The Filoment is described as "a lightweight and packable micro-rib down jacket" and as "a versatile and lightweight addition to a layering system".  Retailing at £130 including postage, the Filoment is competitively priced when compared with lightweight down jackets of similar specification.  The sizing is reasonably generous, a medium size is a comfortable for me (5 feet 8 inches, 42 inch chest) and has room for a base layer and fleece to be worn underneath.  The medium size weighs approximately 400 grams, of which 140 grams is down fill.

The down itself is 90/10 European duck down rated at 650 fill power and uses a Nikwax Hydrophobic treatment.  Alpkit only use down which conforms to the RDS standard, meaning that birds aren't force fed or live plucked.  The outer is 20 denier polyester ripstop and is DWR treated to help keep moisture at bay. The down is contained in stitched through baffles; I've not experienced any clumping or migration of the down, and there has been no loss of feathers at all. The cuffs and hem are lycra bound (but see below concerning the latest version of the jacket). Design is in UK, manufacture is in China.





The latest version, the Filoment Hoody, has a couple of updates over the original jacket I bought.  Firstly, the hem now features an elasticated and adjustable drawcord.  I feel this is an improvement over the original which had a non-adjustable lycra hem.  The waist can now be cinched in a little to take it above the bum, or dropped down to protect the backside in colder conditions.

The second change is that, as suggested by the name, the jacket now features a hood.  This is large enough to go over a climbing helmet, moves reasonably well and is volume adjustable.  I must confess that I find this update a bit of a mixed blessing.  I rarely use a hood on a mid layer, preferring a hat unless the weather is really hostile - and then I'll be wearing a hardshell jacket with a hood.  The size of the hood doesn't lend itself to fitting comfortably under a cag, which could be a limit on use as a mid layer.  That said, I' probably in the minority concerning hoods!  The perfect solution for me would have been to have the hood detachable as on Alpkit's super-toasty warm Filo jacket.






The third update is that the lining in the front of the jacket is now a scrim type fabric rather than the original plain face.  This feels great and seems to shift body moisture very effectively during moderate exercise.






The cut of the jacket is subtly athletic and features articulated sleeves.  In the 2015 jacket there are smaller ribs at the elbows, but this feature isn't on the 2017 version.  Despite the light weight of the jacket, I've been pleasantly surprised by how resilient it has proved in use.  The only sign of wear at all is that after two years use the lycra hem isn't as elastic as when new, which clearly won't be an issue with the Hoody which has an adjustable elastic drawcord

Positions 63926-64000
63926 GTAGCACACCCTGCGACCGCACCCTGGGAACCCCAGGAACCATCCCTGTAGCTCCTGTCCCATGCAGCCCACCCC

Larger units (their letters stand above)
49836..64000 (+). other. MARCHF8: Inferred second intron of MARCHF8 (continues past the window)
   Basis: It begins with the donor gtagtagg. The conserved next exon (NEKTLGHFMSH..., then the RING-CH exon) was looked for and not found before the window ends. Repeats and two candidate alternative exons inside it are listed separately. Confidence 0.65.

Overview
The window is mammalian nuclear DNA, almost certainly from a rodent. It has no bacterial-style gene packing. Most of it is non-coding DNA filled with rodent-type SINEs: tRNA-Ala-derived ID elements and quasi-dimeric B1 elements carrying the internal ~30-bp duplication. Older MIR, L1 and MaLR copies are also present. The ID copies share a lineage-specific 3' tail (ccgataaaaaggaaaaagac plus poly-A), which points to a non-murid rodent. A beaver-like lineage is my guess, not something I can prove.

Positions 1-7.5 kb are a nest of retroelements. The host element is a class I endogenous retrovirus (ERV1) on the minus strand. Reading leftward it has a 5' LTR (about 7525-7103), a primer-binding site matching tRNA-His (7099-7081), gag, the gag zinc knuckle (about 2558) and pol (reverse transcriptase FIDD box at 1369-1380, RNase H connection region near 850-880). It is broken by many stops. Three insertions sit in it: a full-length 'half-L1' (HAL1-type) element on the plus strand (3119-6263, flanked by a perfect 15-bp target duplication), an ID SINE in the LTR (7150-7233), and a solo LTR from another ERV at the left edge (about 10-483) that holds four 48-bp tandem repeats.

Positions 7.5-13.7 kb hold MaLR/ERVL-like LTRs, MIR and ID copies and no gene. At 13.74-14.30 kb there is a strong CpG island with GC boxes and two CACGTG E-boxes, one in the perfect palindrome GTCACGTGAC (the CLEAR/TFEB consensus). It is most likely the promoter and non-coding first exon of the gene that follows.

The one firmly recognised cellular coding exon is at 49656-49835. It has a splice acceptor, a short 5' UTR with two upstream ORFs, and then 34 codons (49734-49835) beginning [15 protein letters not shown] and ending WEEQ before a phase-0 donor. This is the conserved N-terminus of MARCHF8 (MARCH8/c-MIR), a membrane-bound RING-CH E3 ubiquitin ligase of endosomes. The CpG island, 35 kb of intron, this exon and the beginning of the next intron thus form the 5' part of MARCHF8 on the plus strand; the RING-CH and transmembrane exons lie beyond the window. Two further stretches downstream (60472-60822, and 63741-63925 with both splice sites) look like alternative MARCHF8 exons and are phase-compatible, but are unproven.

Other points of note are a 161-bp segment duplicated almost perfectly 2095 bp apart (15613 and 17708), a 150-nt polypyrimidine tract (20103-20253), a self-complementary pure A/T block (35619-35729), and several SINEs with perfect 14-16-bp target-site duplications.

The Filoment has two handwarmer pockets and a chest pocket, accessible by a vertical zip.  Zips all run smoothly, and while not particularly chunky, are all usable while wearing gloves.






Full care instructions are on the fun care label.  My original Filoment has been washed twice, using Nikwax Down Wash.  After gentle tumble drying the down lofts up again well, but it does take a little time and patience to regain full loft.





Both the original and the Hoody fit comfortably into a 1 litre stuffsac, making them very compact.  This Cordura/nylon silicone treated stuffsac is available from Alpkit for £7.50, and is better quality than the majority of stuffsacs.

The Filoment (and now the Hoody version) have become my "go to" jacket through most of the year.  For cool evenings, general walking, around camps and just about everything else.  Warm enough for most activities and yet not too warm to (for instance) wear when travelling through airports, the bottom line is that the Filoment is a well designed, well made and very versatile lightweight down jacket.  If you feel that you need something warmer again for very cold conditions, Alpkit's Filo may be what you're looking for.

Conflict of interest statement:

I own a number of Alpkit products, and have found all to be great kit.  Other than being a satisfied customer, I have no connection to Alpkit - my original Filoment was bought at full retail price and the Hoody was a family Christmas gift.





Sunday, 8 April 2018

A speleological, ornithological, meteorological kind of day (part 2)


Continuing on past the sunny beach where the Stonehaven paddlers were taking lunch, we passed behind a stack and back out towards the open sea through a tall and narrow geo.  We reflcted that things would be very different in here during an easterly gale with a big swell!





A little way north of the geo we entered Old Hall Bay beneath the striking remains of Dunottar Castle.





One of the most dramatically sited of Scottish castles, Dunottar sits atop a headland joined to the coast by a narrow neck of land and is protected on three sides by tall cliffs. It's one of the most photographed of castles, but not from the angle which sea kayakers can see it.  Most of the ruins seen today are from the 15th and 16th centuries, but there's been a fortification here for much longer.